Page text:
Online marketer Gator Corp., best known for its controversial Companion Pop-Up banner advertisements, is calling on the online advertising industry to define standards — or what it calls “rules of Engagement” — governing the use of pop-up ads.
Noting that more and more Web sites are displaying an increasing number of anonymous pop-up and pop-under ads without consumers' permission, Gator is calling for publishers to obtain consent to display pop-ups, provide clear attribution and give consumers opt-out capabilities. Gator's proposal has the blessing of the Interactive Advertising Bureau.
“Consumers want control of their PCs,” said Jeff McFadden, president/CEO of Gator Corp., Redwood City, CA. “They're confused as to who is responsible for displaying these high volumes of uninvited pop-ups and pop-unders and they are becoming frustrated. This is hurting the responsiveness and is giving a black eye to the online advertising industry.”
McFadden said Gator's proposal includes collaborating with the IAB to help define a set of guidelines for industry self-regulation, helping advertisers understand how to select ad vehicles that protect their brand and encourages third-party, free software providers to support their software with advertising applications that adhere to the guidelines.
Greg Stuart, CEO of the IAB, said all parties have an obligation to support industry standards if the online advertising market is to continue growing.
“As new advertising technologies vie for consumers' attention, the industry clearly needs some basic ground rules that serve the needs of both advertisers and consumers,” Stuart said.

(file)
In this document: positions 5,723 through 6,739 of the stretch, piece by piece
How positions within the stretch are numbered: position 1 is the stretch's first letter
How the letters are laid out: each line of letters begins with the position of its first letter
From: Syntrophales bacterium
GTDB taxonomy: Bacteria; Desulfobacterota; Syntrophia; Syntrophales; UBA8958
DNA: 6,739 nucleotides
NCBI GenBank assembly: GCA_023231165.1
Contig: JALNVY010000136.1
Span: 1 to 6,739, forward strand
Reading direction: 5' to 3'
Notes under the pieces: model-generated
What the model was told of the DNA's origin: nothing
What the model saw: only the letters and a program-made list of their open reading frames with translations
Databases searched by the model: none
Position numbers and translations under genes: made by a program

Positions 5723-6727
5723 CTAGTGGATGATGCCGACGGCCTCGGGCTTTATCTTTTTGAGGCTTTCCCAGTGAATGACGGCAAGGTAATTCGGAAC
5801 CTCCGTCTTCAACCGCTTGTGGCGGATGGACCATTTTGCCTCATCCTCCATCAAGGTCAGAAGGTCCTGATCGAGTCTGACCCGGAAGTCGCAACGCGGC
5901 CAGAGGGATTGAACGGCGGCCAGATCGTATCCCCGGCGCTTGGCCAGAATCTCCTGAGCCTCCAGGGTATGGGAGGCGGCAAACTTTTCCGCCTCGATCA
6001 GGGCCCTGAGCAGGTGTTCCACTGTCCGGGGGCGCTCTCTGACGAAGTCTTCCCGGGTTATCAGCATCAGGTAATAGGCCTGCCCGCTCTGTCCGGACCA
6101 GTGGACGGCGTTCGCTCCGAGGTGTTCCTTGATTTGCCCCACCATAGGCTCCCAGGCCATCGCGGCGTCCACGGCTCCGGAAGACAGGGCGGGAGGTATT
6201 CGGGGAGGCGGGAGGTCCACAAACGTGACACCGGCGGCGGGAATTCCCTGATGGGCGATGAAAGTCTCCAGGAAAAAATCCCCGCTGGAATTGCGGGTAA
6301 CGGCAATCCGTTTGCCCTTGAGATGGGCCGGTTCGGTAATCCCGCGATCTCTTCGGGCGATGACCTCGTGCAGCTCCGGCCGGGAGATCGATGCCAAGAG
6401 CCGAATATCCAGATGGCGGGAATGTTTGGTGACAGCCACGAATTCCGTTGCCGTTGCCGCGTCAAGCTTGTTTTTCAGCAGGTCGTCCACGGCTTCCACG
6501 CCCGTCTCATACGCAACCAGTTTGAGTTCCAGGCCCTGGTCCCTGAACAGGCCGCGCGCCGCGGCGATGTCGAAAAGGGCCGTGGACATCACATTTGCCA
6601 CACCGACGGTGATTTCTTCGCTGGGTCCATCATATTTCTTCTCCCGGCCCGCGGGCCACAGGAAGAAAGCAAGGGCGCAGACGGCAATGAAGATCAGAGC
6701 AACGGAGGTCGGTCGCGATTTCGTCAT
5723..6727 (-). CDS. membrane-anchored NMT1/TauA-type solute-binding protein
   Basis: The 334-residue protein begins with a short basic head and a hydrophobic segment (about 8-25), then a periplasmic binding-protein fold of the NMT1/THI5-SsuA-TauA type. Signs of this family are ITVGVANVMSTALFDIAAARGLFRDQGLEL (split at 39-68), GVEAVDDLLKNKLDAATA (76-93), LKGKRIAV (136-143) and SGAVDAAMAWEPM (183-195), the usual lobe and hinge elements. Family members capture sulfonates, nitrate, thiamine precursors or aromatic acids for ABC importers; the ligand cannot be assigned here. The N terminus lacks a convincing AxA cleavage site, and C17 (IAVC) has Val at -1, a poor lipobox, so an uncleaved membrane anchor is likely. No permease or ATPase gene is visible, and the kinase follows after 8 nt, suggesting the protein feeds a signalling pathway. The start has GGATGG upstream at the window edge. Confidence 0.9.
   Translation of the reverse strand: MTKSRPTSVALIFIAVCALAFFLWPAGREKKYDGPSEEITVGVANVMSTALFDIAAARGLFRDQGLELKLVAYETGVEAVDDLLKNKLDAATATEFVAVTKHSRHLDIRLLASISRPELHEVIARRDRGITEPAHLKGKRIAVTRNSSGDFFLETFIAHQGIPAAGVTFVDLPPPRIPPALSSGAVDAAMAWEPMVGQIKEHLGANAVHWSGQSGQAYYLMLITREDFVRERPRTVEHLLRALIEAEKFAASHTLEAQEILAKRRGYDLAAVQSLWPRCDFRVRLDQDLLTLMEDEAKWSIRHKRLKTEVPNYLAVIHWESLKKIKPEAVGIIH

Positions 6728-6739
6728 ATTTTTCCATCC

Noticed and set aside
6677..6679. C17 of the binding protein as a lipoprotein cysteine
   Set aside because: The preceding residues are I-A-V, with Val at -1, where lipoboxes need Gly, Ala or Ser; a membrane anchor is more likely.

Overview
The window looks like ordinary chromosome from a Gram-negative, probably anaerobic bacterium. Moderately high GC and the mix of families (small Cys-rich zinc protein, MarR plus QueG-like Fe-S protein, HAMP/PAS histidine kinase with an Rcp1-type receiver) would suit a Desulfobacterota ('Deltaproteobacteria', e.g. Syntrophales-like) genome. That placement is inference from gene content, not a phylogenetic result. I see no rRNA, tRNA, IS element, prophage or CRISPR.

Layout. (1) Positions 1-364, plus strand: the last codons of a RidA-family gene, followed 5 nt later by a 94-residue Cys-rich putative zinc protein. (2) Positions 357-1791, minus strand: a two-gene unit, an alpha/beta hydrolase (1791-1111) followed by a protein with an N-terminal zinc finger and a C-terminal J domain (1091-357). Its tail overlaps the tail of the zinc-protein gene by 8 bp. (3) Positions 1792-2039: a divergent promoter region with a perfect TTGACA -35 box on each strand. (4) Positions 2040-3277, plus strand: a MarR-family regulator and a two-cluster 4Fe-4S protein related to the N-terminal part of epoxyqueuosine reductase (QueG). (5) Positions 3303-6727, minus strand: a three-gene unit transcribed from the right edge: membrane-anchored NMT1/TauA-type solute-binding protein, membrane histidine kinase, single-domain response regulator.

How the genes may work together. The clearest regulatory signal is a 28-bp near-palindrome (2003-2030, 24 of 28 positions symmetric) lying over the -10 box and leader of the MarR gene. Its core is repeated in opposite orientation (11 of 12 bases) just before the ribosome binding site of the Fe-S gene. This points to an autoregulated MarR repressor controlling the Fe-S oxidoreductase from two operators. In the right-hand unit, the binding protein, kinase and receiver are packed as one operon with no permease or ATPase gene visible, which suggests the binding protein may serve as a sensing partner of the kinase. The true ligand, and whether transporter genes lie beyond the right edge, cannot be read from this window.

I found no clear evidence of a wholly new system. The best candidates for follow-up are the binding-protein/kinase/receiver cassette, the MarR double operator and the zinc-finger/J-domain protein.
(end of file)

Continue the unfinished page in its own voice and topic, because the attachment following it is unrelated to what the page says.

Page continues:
However, it was not long ago that the IAB thought Gator was part of the industry's problem, not part of the solution.
Established in June 1999, Gator's first product was a virtual “smart companion” that automatically filled out order forms, speeding shoppers through online checkouts. Gator users also could opt into OfferCompanion, a service that delivers offers based on registration information and user behavior.
Gator's Companion Pop-Up Banner, which obscured existing banners with ads from Gator's own network of advertising partners, led the IAB early last year to threaten a lawsuit for infringement of trademark, copyright and intellectual property rights.
Gator countered in August 2001 with a federal lawsuit against the IAB to protect its right to use its Companion Pop-Up banner ad-covering technology.
“The suit was brought in response to the IAB's unfounded accusations regarding the legality of this new advertising vehicle and their threats of legal action against Gator,” the company said when it filed its lawsuit.
In November, Gator said it stopped selling its Companion Pop-Up Banner at the behest of the IAB and that it was working to develop a product that satisfies the IAB's concerns.